Bad project managers create project cultures filled with stress, confusion, and little progress. Unfortunately, many of these individuals are not aware of their behaviors.
Let's run through a list of eight behaviors that all bad project managers have in common. Furthermore, let's talk about how to remedy these behaviors.
Some project managers keep their team members in meeting prison, and often, the meetings are things that could have been handled in other ways. This behavior leads to frustrated team members who are busy trying to get their project work completed.
Things to do: Eliminate recurring meetings when possible. Eliminate status meetings - gather status information and share through status reports. Always ask yourself: Is there another way to handle something that does not involve a lengthy meeting? A quick conference call. An email. Instant messenger. A quick stand-up meeting.
Project managers are notorious for truckloads of documentation (that no one reads).
Things to do: Document things succinctly. If there is a legitimate reason for a long document, provide a summary that allows people to quickly digest the most important points.
When there is a lack of trust, teams slow to a grinding halt.
Things to do: In his book, The Speed of Trust, Steven Covey says that trust is created through two things: 1) good motives, and 2) delivering on what you've promised. If you have good motives but fail to deliver, people will lose trust in you. Additionally, if you deliver but have bad motives, team members and stakeholders will not trust you. Therefore, make sure your motives are right; then do what you say!
There's nothing more demotivating to team members than a project manager who continuously promotes themselves while giving the team little credit.
Things to do: Ask a trusted mentor to help you overcome this issue. Look for ways to acknowledge and thank your team members for their hard work. When there are problems, take the high road and tell your stakeholders that you are responsible and what you will do to address the issues. When there is success, highlight the team member's contributions and downplay yours.
Great project managers know how to listen. Rather than interrupting in order to make a point, leaders listen with the intent of digging deeper and understanding the perspective of others.
Things to do: Focus more on the person speaking. Make good eye contact. And ask appropriate follow-up questions that show empathy and concern.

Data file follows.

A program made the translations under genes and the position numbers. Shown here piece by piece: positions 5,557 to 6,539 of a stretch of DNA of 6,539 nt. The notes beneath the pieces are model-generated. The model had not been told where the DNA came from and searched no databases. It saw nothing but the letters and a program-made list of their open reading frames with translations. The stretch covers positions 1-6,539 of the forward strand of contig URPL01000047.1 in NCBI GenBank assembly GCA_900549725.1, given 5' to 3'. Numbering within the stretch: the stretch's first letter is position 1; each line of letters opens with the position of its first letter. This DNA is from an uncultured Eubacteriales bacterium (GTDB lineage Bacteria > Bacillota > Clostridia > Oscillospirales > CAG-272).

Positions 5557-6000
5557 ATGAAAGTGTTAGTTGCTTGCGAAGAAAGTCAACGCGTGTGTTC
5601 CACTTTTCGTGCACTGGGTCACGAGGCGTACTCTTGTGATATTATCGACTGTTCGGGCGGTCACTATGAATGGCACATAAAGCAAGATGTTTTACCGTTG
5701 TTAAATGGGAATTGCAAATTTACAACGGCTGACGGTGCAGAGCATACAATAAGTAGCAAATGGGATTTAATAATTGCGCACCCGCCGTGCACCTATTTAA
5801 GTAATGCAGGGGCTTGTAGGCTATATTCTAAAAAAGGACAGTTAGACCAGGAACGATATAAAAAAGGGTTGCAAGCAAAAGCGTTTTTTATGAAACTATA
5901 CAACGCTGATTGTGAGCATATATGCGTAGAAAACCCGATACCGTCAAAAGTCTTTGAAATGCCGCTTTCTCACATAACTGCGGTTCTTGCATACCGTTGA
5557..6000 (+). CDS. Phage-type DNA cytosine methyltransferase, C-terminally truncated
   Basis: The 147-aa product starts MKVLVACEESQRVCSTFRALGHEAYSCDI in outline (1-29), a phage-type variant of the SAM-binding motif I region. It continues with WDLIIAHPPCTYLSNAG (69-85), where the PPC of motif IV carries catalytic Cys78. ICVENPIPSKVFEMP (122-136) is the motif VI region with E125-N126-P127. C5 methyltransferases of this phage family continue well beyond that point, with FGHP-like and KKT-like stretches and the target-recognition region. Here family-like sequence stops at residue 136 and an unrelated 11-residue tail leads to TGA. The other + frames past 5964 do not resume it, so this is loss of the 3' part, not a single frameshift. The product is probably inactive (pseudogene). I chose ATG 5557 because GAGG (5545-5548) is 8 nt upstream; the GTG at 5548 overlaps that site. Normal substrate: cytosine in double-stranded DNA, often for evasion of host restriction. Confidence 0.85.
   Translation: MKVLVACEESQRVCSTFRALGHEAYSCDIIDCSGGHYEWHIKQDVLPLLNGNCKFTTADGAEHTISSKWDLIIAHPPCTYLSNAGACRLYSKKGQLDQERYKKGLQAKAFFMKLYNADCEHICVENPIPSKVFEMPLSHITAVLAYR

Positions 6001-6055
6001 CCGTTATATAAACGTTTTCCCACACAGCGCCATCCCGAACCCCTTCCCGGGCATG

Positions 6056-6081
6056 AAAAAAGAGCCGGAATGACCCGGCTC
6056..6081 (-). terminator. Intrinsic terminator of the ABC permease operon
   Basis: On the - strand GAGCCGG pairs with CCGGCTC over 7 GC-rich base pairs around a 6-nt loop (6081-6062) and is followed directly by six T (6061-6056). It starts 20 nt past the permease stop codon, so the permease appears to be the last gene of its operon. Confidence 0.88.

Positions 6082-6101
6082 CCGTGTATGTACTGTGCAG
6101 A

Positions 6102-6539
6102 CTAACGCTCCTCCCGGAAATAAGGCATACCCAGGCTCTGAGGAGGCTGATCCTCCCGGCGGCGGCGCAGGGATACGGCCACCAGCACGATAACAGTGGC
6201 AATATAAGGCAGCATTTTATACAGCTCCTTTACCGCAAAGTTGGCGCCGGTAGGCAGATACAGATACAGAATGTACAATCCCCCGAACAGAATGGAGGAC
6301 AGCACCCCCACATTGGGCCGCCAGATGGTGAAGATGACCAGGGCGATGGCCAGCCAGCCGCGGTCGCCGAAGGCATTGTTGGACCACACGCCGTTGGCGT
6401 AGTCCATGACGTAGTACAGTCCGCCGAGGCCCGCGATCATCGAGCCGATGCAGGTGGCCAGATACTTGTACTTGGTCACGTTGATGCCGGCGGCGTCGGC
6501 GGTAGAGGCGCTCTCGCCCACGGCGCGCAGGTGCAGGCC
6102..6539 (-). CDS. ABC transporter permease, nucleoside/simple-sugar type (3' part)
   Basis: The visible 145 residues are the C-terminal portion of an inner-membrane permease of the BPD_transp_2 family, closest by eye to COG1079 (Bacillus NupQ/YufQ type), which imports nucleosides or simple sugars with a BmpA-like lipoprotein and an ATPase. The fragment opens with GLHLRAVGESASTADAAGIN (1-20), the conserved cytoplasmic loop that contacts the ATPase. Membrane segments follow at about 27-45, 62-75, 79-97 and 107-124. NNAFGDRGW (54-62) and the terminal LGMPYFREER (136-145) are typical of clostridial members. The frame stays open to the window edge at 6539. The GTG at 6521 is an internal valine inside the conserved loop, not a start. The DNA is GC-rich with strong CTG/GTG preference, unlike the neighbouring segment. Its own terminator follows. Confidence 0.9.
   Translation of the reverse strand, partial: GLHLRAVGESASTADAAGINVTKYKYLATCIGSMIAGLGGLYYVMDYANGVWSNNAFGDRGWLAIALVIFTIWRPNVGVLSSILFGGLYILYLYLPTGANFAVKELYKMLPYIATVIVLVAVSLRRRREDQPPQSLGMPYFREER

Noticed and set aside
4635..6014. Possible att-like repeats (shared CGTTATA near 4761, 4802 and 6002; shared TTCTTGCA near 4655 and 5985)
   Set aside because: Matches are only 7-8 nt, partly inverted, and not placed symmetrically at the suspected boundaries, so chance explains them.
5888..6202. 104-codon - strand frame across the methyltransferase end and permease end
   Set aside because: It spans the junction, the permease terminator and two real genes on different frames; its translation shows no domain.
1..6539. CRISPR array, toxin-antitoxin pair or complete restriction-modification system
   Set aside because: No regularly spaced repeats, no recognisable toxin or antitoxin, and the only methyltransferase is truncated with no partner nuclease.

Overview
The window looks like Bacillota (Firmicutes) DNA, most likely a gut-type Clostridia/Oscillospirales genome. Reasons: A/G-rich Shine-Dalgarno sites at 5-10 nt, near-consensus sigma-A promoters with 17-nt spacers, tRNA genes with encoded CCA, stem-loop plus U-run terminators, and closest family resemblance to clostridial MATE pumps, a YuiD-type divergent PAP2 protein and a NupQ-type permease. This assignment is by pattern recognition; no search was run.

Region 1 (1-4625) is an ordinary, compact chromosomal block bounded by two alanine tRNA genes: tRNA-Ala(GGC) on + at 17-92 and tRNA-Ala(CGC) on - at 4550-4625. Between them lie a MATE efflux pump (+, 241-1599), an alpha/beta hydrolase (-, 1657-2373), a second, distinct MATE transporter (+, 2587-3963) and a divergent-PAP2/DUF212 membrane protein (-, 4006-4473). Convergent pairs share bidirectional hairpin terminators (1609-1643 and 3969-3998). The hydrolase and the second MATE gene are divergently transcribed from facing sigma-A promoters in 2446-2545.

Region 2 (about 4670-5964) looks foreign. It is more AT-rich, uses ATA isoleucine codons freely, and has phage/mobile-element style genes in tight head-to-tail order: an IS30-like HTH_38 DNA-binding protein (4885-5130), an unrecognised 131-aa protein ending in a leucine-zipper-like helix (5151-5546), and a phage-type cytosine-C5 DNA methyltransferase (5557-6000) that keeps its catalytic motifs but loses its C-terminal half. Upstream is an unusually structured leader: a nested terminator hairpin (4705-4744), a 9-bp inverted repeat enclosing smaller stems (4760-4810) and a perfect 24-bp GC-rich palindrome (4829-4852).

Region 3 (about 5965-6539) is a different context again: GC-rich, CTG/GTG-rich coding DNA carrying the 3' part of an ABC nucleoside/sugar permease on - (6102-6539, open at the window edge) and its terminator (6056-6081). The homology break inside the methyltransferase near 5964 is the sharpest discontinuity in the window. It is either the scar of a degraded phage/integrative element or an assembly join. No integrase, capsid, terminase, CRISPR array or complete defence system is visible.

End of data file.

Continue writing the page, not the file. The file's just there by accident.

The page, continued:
Mark, a project manager, delegates much of his work to team members. Here's the problem - team members are confused; they're not sure of what is expected and when things are due.
Things to do: Plan the delegation. Then, communicate what you are delegating, the level of authority being given, due dates, and when you will follow up. Let your team members know that you are available to discuss issues and to provide support.
If you have attended Betty's project meetings, you've seen a lot of one-way communication from Betty to her team members. She directs and rarely asks for input and ideas.
Things to do: Plan your meetings with a clear agenda and questions that you intend to ask to engage the team. When asking for input, don't let silence tempt you to speak prematurely; gives others time to think and respond. Affirm individuals when they respond.
Another huge demotivating factor is when project managers fail to confront and resolve poor performance by individual team members. These problem members rarely complete tasks on time and always have an excuse.
Things to do: Coach your problem team members one-on-one when you start having issues and clarify your expectations. Ask for a commitment from the individual to notify you as early as possible if anything starts to hinder their ability to complete the assigned tasks. If you are unable to get the desired responses over time, talk to your project sponsor about steps to replace the individual.
The Project Management Institute recognizes the importance of leadership in the PMI Talent Triangle: Leadership, Technical, and Strategic & Business Management. Did you notice that many of the bad behaviors in this post relate to a lack of leadership and interpersonal skills? If you wish to strengthen your soft skills, check out my book—The Purpose Driven Project Manager—aimed at ten common project problems and how to apply your soft skills to achieve your goals and advance your career. Additionally, I have developed a FREE online companion course that you can watch, with or without the book.
This book gives the project manager the tools he or she needs right away to improve their teams' performance. It is a quick read that will give you immediate payback. Harry does a great job of boiling down the complex issues facing PMs today and presents the solutions in a way that's even a novice project manager can understand and apply. —Jeremy Causey, PMP